Iran: Protests Continue Despite Death Penalty

Two protesters have been executed by hanging for the crime of attacking three basijis, or Islamic militants, in protests that have been taking place in Iran for three months. Even though there is a new citizen sentenced to death, the Persian population does not give in to overthrowing the Islamic Republic.

Mohammad Ali Naseri

Photo: Mahdi Janipour

LatinAmerican Post | David García Pedraza

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Leer en español: Irán: Las protestas continúan pese a la pena de muerte

Three months have passed since the protests in Iran over the death of 22-year-old Mahsa Amini at the hands of the Iranian Morale Police for not wearing her chador properly. For more than 90 days, the population of Iran, especially women and youth, have taken to the streets in the first instance to put women's rights on the table, and lately to destabilize the Islamic organization that governs the country, to the serious abuses that the police carry out every day and how they are repressing the population to the point of costing the lives of the protesters.

Of the nearly 470 civilian deaths, two were sentenced to be hanged. The first was 23-year-old Mohsen Shekari, who was taken to prison and later executed for wounding a Basiji (as a paramilitary group is known), in addition to being accused of causing terror in Tehran, the capital. This rebuke caused a stir at the national and global level, for which the protesters did not hesitate to continue with the protests.

This week the death, also by hanging, of Majid Reza Rahnavard, sentenced for the death of two Basijis, Iranian militants, through an 'express trial' where he was arrested on November 19, charged on November 24, was announced. and tried five days later. This case has been questioned by Amnesty International due to the speed of the process and the cruelty of how he was executed, in public, just like Mohsen.

Who Was The Most Recently Executed Iranian By Hanging?

Majid was a 23-year-old wrestler who had gained momentum as soon as the protests began in Iran to make the population aware of the evil that the government was doing to their nation. He also questioned on his social networks the actions of the police, morality, and the atrocities committed by the regime at the head of the Ayatollah.

'Enmity with God' was the charge on which he was sentenced to death ten days after he was arrested for killing two Basijis, a paramilitary organization formed by volunteers affiliated with the 1979 Islamic revolution. Majid did not get a fair trial. guarantees, he was not entitled to a lawyer, and when he was finally granted one, he sided with his opponent and failed to defend his client's interests, said Shadi Sadr, an Iranian lawyer and co-founder of Justice for Iran.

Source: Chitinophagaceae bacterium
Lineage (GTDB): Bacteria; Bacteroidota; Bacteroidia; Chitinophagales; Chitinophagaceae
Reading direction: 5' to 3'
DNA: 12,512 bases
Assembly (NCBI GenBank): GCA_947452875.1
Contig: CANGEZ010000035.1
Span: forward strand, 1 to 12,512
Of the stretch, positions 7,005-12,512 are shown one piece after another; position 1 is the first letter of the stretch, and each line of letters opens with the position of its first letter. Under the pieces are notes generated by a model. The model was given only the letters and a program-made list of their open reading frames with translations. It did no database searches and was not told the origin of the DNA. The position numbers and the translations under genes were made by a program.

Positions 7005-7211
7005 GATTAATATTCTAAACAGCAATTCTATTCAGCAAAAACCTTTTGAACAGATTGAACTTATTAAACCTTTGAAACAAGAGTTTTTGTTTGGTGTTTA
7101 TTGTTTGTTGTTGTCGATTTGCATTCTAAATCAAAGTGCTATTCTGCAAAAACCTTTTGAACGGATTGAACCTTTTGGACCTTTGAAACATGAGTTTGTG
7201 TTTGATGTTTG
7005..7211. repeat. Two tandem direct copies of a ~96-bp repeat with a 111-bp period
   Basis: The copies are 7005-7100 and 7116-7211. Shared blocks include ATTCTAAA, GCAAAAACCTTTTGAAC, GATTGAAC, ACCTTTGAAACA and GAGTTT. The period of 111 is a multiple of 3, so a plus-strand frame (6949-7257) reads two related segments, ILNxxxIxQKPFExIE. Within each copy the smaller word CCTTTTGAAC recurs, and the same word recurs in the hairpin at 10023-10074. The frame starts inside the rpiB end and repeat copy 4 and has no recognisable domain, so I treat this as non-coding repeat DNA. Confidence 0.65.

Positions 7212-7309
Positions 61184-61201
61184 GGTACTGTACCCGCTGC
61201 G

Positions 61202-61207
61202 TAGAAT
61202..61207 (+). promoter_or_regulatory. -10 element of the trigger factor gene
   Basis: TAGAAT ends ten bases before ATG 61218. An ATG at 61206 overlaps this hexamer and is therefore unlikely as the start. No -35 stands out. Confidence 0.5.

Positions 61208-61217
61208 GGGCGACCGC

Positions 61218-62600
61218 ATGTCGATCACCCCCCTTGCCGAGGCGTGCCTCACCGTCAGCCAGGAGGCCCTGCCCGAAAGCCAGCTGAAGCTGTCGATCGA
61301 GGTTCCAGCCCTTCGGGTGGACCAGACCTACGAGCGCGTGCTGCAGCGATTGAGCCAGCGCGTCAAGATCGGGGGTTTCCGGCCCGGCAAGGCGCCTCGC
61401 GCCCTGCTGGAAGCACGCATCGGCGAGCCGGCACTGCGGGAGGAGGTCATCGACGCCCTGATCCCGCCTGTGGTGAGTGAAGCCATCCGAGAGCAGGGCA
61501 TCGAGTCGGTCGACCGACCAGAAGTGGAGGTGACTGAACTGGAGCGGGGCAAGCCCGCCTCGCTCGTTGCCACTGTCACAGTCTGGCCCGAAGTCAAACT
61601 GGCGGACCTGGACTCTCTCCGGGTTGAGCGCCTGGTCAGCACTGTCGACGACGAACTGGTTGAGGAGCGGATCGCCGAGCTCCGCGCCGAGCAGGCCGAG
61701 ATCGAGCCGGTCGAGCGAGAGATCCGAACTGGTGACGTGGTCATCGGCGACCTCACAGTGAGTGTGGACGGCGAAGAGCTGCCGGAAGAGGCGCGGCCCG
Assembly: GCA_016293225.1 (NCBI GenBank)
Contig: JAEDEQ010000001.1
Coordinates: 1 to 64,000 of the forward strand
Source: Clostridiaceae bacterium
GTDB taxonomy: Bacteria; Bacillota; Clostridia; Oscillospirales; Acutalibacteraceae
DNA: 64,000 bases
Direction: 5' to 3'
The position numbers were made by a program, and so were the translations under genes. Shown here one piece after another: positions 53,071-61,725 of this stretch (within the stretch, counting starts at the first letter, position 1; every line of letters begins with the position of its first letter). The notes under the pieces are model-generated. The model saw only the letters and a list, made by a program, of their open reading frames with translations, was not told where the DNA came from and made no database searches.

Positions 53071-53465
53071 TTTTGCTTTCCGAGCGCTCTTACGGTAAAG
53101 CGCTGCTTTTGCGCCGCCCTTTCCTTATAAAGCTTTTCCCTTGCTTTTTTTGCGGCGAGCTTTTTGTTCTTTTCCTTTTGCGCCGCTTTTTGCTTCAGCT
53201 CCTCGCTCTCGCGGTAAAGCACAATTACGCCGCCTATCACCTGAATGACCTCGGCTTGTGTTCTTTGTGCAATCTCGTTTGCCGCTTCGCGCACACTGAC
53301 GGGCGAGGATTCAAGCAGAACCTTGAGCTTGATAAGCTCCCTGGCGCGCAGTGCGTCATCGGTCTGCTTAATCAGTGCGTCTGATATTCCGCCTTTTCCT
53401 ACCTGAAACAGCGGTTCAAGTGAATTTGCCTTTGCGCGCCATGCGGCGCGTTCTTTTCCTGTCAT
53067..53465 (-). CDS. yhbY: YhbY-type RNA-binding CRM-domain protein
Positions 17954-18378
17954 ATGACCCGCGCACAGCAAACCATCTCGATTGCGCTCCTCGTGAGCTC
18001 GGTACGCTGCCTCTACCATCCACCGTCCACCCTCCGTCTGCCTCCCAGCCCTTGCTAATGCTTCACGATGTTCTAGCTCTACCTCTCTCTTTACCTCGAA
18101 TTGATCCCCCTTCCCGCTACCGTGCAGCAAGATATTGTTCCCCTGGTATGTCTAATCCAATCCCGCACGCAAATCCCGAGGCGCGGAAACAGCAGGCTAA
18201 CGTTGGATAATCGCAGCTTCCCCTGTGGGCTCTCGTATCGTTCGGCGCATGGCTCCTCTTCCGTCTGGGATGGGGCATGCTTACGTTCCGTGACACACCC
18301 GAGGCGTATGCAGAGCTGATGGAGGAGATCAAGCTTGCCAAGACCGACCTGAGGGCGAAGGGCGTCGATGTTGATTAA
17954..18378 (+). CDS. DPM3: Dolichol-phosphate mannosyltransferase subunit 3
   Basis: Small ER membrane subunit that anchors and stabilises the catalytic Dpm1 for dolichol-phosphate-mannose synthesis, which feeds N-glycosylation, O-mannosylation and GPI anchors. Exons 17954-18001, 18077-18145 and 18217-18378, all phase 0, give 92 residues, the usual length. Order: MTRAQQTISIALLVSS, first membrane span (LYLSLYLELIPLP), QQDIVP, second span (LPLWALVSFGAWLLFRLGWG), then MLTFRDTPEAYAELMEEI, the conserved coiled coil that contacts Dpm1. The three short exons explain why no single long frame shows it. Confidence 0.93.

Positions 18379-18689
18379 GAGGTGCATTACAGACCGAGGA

The Sentence Of Majid And Mohsen Could Be Repeated Again

After the world learned of Majid's execution, there is likewise a new case of hanging, that of the 26-year-old footballer Amir Nasr-Azadani.

'Treason against the homeland' is the charge for which Amir is accused after demonstrating on the street his support for the fight for women's rights and the fulfillment of human rights. One of the first organizations to show its support for the soccer player was FIFPRO, the international players' union, which demands that Amir's sentence be immediately removed.

In addition to Amir, Amnesty International has revealed the names of another 20 people who may be on a waiting list to be executed, all linked to the protests since September. Of those 20, eleven could already be sentenced to death, three may be tried for punishable charges and risk being sentenced to death, and six are awaiting trial.

Read also: Qatar: The debate on the conflict between Israel and Palestine is felt in the World Cup

Despite this alarming figure, AI states that thousands of people have been arrested and charged, so these 20 people may be the mouthpiece for all the persecution the regime has on its population.

Iran, A Country With Capital Punishment In The 21st Century

Sixty countries maintain and apply the death penalty and include it in their legislation, and another 35 invoke it in exceptional cases. Iran is part of the first group. In 2021 alone, there were at least 314 recorded executions in the Persian country, mostly from drug cases.

Now, in 2022, 251 people have been executed where 146 have been for murder and 86 for drug offenses. Most of these executions have taken place in prisons because, due to the pandemic, it had not been possible to resume capital punishment on public roads.

Iran provides for the death penalty to be carried out regardless of the seriousness of the crime, meaning a person can be sentenced to death for armed robbery to charges of 'enmity with God' or 'insulting the prophet of Islam'. '.

Strength, Repression, Or Weakness Of The Regime

From 1979 to date, the forces of the Islamic revolution seized power in Iran, interpreted the Qur'an in their way, and made the population slaves to its words. In 2022 with the assassination of Mahsa, the population has returned to the streets to demand a government for all without religion being a channel, a bridge, or an inspiration to sanction laws.

With the show of repression by the regime, such as capital punishment in public, they have done nothing more than convince the skeptical population to join the demonstrations to achieve the end of the Islamic Revolution, a revolution that, forty years ago, came to power through the youth of the time.

This has been a call to attention to Ayatollah Ali Khamenei, his organization, and his followers to become aware for a moment and understand that just as the population raised them to power, they can also lower them.

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